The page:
The Republic

The Republic

3.95 (187,056 ratings by Goodreads)
By (author)  , Translated by  , Introduction by 

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The classic translation of the cornerstone work of western philosophy

Plato's Republic is widely acknowledged as one of the most influential works in the history of philosophy. Presented in the form of a dialogue between Socrates and three different interlocutors, it is an inquiry into the notion of a perfect community and the ideal individual within it. During the conversation other questions are raised: what is goodness; what is reality; what is knowledge; what is the purpose of education? With remarkable lucidity and deft use of allegory, Plato arrives at a depiction of a state bound by harmony and ruled by 'philosopher kings'.

Translated by DESMOND LEE with an Introduction by MELISSA LANE
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Penguin Classics

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Product details

  • Paperback | 480 pages
  • 129 x 198 x 20mm | 330g
  • Penguin Classics
  • London, United Kingdom
  • English
  • New edition
  • 2nd ed.
  • 0140455116
  • 9780140455113
  • 3,176

About Plato

Plato (c.427-347 BC) stands with Socrates and Aristotle as one of the shapers of the whole intellectual tradition of the West. He founded in Athens the Academy, the first permanent institution devoted to philosophical research and teaching, and theprototype of all Western universities. Desmond Lee was a fellow and tutor of Classics at Corpus Christi College, Cambridge, and later became President of St Hughes Hall, Cambridge.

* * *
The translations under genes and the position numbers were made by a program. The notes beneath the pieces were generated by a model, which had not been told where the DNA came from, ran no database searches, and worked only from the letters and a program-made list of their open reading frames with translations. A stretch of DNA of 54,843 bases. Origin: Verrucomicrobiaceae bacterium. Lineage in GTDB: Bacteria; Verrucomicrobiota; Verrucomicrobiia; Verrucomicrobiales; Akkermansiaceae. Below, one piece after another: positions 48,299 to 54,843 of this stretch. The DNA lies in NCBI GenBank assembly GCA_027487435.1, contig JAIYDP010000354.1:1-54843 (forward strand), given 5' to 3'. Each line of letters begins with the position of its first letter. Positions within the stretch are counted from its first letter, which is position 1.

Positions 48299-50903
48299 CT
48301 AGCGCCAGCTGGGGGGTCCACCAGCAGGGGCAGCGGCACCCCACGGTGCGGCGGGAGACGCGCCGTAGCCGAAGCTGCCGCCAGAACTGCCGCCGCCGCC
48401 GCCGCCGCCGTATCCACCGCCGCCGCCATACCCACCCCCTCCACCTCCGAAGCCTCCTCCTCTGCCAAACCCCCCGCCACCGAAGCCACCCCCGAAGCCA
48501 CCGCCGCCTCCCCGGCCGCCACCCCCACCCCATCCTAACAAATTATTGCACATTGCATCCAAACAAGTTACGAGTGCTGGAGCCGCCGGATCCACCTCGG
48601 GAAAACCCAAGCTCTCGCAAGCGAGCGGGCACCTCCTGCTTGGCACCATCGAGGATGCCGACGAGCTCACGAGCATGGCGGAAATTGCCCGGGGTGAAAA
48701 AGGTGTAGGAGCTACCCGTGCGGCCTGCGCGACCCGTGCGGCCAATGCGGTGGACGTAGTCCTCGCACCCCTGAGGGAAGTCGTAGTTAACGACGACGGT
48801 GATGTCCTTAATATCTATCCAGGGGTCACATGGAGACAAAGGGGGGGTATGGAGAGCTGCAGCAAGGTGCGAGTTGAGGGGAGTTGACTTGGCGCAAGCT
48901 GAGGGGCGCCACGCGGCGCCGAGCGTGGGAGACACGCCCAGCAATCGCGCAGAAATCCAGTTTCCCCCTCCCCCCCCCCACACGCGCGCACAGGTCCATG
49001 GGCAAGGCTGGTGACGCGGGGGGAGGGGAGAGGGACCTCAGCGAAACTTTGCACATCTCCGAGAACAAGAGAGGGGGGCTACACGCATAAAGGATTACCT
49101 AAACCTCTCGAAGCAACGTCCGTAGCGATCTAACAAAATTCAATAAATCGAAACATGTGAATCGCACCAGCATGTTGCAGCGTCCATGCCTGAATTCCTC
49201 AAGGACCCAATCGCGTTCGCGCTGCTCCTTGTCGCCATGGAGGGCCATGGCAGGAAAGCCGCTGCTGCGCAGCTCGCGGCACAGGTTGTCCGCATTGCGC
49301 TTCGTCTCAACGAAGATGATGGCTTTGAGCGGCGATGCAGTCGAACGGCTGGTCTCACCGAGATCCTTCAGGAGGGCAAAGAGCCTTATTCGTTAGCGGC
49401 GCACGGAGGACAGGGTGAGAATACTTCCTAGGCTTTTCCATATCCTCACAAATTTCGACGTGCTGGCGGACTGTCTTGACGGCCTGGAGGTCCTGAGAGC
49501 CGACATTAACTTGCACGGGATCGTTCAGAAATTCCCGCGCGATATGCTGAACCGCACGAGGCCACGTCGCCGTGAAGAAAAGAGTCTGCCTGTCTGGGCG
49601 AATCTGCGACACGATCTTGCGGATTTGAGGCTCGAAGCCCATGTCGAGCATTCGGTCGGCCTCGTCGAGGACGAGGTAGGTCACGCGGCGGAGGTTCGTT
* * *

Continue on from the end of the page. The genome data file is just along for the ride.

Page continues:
Melissa Lane received her PhD in Philosophy from Cambridge University. She teaches the history of political thought and political philosophy in the History Faculty at Cambridge University, and is a Fellow of King's College. Her books include Method and Politics in Plato's Statesman (Cambridge, 1998) and Plato's Progeny: how Plato and Socrates still captivate the modern mind (Duckworth, 2001).
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Rating details

187,056 ratings
3.95 out of 5 stars
5 36% (67,319)
4 34% (63,398)
3 22% (41,251)
2 6% (10,619)
1 2% (4,469)

Our customer reviews

Firstly, the pressing of this version felt a little fragile compared to the rest of the Penguin Classics range. I felt like I had to be careful with the front cover. Possibly just my one, as the rest in the series have been fantastic. The book itself is indisputably the foundation of Western philosophy, although I guarantee you won't always agree with it. Socrates has some very odd views on some areas of society; for example he advocates the abolition of the family unit and the establishment of sex festivals where the best of the rulers are mated to produce the ideal offspring, and children are separated at birth. It's certainly one of the most revolutionary insights into not only political science, but also from a social perspective. Equality of women, a system resembling Communism in some ways (the abolition of private property for the Guardian class for example), and what many would call a statement of totalitarian ideals centuries, even millennia before the rest of the world caught up are just some of the innovations presented in The Republic. A great starting place for those interested in philosophy and political science alike. The pressing was a little annoying, but the introduction was fantastic, and the translation easy to read. ie: buy more
by Mitch Wellstead
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